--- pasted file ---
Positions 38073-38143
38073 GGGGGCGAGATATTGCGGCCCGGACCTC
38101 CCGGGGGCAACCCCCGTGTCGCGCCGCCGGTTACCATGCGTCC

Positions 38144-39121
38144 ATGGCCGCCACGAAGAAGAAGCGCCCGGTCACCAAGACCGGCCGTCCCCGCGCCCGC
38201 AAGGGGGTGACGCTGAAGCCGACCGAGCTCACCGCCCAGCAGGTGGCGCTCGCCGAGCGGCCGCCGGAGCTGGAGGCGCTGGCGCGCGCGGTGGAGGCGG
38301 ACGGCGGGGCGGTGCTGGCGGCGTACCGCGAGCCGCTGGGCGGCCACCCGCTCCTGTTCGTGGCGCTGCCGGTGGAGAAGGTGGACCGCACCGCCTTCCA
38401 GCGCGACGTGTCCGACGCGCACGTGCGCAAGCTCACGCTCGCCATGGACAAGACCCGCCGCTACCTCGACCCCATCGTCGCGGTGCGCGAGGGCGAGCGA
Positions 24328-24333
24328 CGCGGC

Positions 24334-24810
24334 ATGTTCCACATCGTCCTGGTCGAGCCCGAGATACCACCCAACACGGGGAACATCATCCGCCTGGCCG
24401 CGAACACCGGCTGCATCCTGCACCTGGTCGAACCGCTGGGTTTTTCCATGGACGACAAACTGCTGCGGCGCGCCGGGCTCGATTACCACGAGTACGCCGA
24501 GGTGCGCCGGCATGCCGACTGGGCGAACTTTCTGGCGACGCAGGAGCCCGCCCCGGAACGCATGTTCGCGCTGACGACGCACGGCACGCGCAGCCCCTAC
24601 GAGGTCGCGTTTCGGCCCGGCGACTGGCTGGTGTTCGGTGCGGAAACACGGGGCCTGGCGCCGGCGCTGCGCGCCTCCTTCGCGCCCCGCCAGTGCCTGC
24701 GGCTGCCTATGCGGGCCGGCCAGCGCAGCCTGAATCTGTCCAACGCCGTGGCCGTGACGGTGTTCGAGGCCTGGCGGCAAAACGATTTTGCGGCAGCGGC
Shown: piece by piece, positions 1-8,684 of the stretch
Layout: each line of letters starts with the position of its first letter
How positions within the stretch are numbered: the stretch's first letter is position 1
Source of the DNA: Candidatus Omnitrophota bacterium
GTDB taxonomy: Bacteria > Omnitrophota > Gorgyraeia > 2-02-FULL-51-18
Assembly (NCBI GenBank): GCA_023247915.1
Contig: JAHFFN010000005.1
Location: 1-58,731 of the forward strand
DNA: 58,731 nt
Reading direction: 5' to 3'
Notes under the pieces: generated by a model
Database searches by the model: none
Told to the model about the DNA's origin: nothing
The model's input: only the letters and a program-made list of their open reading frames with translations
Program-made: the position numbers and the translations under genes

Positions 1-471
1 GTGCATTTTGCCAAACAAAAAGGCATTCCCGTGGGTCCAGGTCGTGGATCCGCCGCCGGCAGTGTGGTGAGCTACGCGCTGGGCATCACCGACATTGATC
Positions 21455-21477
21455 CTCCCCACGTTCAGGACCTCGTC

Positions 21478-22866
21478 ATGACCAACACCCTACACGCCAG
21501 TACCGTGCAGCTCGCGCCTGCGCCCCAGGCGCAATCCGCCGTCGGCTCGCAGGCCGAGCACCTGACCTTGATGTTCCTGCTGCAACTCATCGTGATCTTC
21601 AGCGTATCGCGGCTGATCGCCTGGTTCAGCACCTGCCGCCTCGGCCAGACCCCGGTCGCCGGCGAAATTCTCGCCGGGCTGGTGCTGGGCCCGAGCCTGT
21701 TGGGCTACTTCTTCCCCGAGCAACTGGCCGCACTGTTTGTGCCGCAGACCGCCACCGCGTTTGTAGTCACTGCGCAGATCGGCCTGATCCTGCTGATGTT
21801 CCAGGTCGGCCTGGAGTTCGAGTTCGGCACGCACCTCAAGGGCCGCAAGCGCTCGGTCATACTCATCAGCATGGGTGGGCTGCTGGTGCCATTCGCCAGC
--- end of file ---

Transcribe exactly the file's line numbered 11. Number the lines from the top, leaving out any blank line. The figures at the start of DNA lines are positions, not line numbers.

Positions 24334-24810